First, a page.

2.6% for services  paid by commercial insurance

NS NS 10% 3% for most activities

20% for dental care

40% for home health care


Table 1. Estimated Percent Increases in Healthcare Utilization under Medicare For All. 


Administrative costs (Eliminating private insurance) – In 2018, private for-profit insurance companies paid for $1.2 trillion of our $3.6 trillion in national health expenditure.  The ACA now requires insurance companies to operate at 80% medical loss ratio, meaning for every $1 in premiums that private insurance companies collect, only $0.20 can go to overhead costs and profit for shareholders. Medicare and Medicaid operate at a considerably lower overhead than private insurance companies, and present an opportunity to lower costs. Contention lies in the extent of that difference and an appropriate estimate for Medicare For All’s administrative overhead.  

Administrative costs (hospital perspective) – Under the current patchwork of health insurance systems, billing and insurance related (BIR) costs are substantial for hospitals and clinics. Wrestling with a multi-payer system, obtaining prior authorization, and coordinating with managed care organizations all contribute to BIR for hospitals and Medicare For All lessens this burden by replacing a profit-driven multi-player insurance industry with a single payer and billing system. This will drastically cut back the administrative needs of hospitals.  


PERI Mercatus Yale RAND (2016) RAND (2019)  UI UI Thorpe Friedman (2013) Friedman (2019)
3.5% 6% 2.2% NS NS 6% 6% 4.7% 2%

Table 2. Estimated Percent of Total National Health Care Expenditure for Administrative Tasks under Medicare For All. 


Pharmaceuticals and Medical devices – Pharmaceutical and medical devices cost more in the U.S. than anywhere else in the world.  A “single payer” would have more bargaining power to reduce the costs of pharmaceutical prices to levels comparable to other high-income countries. These savings have already been realized in the United States by Medicare, the VA, and IHS. Further reading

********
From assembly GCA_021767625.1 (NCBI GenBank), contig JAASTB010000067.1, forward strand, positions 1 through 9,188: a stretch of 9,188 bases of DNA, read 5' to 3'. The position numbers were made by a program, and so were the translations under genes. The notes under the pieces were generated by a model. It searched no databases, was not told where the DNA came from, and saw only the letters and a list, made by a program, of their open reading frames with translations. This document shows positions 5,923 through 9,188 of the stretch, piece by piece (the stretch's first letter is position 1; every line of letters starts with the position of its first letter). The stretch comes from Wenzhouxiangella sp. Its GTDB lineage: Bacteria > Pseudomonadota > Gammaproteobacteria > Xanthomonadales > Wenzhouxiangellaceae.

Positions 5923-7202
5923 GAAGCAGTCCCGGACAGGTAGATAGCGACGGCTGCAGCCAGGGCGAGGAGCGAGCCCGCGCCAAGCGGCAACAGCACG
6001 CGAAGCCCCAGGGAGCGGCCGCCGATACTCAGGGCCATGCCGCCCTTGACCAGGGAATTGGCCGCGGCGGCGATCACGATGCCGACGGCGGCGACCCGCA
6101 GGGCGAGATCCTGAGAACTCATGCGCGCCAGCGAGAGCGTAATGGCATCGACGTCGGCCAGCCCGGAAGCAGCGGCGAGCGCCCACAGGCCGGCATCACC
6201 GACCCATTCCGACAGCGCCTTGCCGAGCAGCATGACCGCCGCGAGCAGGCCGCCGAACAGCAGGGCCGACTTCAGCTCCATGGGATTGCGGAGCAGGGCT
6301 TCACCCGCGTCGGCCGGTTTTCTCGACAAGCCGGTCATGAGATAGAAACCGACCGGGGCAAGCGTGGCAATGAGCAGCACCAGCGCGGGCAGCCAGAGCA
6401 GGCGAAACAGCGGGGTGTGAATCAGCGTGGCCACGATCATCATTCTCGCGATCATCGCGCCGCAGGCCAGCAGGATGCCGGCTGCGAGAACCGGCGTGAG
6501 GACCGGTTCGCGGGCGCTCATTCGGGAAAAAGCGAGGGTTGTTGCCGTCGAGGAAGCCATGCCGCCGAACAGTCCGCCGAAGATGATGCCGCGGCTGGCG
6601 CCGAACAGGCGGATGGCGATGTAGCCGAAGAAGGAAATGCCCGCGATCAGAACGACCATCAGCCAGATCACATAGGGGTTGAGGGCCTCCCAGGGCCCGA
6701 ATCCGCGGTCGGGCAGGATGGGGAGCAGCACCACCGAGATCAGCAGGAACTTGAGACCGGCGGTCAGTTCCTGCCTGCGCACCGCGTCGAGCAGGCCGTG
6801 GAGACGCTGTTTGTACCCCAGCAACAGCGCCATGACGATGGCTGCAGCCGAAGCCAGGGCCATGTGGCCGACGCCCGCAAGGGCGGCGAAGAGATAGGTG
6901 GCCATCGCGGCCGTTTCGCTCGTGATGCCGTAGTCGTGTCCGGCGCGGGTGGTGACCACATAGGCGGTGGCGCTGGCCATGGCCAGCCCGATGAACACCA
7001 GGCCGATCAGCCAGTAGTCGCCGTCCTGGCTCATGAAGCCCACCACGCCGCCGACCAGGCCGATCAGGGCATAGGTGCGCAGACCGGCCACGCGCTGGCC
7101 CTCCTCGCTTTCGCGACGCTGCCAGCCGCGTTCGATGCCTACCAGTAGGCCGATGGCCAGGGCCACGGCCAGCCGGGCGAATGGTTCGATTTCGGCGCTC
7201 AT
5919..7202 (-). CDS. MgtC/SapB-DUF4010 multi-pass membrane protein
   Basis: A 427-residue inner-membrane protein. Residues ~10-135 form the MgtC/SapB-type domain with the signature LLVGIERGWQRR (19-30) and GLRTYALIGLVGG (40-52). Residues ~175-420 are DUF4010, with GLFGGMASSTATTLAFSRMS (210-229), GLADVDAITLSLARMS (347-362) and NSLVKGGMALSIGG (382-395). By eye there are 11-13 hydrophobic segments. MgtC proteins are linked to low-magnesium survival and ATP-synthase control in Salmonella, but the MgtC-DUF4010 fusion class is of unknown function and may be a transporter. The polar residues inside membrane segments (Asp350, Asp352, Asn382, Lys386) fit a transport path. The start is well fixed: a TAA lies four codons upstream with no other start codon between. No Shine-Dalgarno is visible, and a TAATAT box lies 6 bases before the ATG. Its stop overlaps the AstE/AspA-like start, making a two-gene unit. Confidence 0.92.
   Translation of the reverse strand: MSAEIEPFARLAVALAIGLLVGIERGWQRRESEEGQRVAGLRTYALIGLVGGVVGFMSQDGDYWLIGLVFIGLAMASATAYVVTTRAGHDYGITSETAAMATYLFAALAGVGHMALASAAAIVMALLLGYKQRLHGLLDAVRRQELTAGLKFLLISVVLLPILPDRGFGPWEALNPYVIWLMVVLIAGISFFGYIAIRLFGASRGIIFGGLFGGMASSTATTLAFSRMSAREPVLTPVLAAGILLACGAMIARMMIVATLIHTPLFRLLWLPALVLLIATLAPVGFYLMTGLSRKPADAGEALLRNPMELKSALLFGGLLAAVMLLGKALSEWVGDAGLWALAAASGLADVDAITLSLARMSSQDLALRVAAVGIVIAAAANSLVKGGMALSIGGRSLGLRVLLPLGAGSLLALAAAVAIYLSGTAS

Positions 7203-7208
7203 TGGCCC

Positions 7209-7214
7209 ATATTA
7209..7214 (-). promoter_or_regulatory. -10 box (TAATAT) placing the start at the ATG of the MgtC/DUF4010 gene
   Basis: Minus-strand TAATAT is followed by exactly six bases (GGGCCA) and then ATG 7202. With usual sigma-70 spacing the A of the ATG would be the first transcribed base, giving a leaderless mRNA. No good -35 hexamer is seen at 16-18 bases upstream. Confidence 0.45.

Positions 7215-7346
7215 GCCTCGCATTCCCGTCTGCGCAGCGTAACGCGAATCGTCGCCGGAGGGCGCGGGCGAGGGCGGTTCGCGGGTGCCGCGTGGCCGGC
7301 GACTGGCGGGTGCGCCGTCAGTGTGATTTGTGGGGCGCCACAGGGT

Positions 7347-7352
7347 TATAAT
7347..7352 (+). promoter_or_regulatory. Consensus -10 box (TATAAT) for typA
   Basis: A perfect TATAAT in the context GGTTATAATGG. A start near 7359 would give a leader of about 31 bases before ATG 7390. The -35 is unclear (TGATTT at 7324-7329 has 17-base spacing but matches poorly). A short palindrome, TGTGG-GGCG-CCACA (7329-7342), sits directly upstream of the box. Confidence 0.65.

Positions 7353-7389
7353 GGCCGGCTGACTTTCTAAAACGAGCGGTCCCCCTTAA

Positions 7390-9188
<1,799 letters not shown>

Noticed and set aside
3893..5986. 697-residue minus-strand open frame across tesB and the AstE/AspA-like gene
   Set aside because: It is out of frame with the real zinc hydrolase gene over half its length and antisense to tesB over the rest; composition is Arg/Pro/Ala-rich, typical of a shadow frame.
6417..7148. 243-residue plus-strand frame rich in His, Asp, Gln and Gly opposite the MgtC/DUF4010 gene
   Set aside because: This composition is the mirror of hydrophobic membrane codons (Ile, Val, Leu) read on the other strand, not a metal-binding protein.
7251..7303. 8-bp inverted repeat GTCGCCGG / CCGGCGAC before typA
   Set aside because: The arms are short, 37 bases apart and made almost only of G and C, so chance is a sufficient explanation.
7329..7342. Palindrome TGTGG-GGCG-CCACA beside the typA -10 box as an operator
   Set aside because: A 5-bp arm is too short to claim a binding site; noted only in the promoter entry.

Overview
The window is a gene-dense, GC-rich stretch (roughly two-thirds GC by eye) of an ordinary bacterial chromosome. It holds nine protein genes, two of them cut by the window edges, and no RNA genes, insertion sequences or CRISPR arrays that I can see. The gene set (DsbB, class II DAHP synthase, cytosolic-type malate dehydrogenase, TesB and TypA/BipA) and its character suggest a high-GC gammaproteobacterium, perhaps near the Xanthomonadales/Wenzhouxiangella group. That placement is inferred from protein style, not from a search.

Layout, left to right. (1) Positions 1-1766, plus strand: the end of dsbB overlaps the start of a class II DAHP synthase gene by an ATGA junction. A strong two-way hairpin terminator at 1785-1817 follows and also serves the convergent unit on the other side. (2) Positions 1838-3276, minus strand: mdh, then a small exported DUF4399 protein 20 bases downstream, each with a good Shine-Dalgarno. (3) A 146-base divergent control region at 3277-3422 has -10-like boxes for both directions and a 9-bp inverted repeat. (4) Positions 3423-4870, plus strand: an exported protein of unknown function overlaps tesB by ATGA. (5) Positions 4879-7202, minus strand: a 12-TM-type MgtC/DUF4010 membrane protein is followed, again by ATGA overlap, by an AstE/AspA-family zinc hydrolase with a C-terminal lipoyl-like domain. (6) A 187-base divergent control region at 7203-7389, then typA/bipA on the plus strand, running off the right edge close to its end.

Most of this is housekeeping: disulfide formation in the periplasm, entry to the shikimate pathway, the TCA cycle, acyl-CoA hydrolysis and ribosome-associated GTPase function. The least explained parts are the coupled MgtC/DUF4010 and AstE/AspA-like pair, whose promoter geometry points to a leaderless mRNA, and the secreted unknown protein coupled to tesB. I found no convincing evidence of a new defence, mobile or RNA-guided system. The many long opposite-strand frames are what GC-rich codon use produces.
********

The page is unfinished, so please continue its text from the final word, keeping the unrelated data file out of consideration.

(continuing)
Physician/hospital payment for service – The studies we explored all assumed a fee-for-service model and extrapolated with Medicare rates (+x%), however recent bills have proposed different payment models for providers and these payments could have different impacts on the cost analysis of a single payer system.

In S. 1129 Medicare for all introduced by Senator Bernie Sanders, a fee-for-service system is utilized such that for every pill, procedure, or test run there is a separate bill. This incentivises providers to increase the amount of care received because they, in turn, will be paid more for it, this money can then be used however hospitals deem fit. 

More information re: S. 1129

The house version of the bill H.R. 1384, introduced by Pramila Jayapal, uses a global operating budgeting system for institutions that separates capital costs such as renovation and expansions. Individual providers are then paid on a fee for service basis without value based payment adjustments

More information re: H.R. 1384

Transition costs – Transitioning from our current healthcare delivery system to a single payer system requires careful consideration of those who would be directly affected by this transition. Only a few articles focused on this crucial transition. The switch to single payer will displace workers that make up the “administrative overhead.” Allocating funding and retraining programs for these workers will be important cost considerations and components in financing Medicare for all discussions. Both the PERI (2018) and the RAND (2016) study give estimates for the transition costs. 

*Reimbursement rate differs from study to study. 

**includes both reduction of hospital BIR, and elimination private insurance administration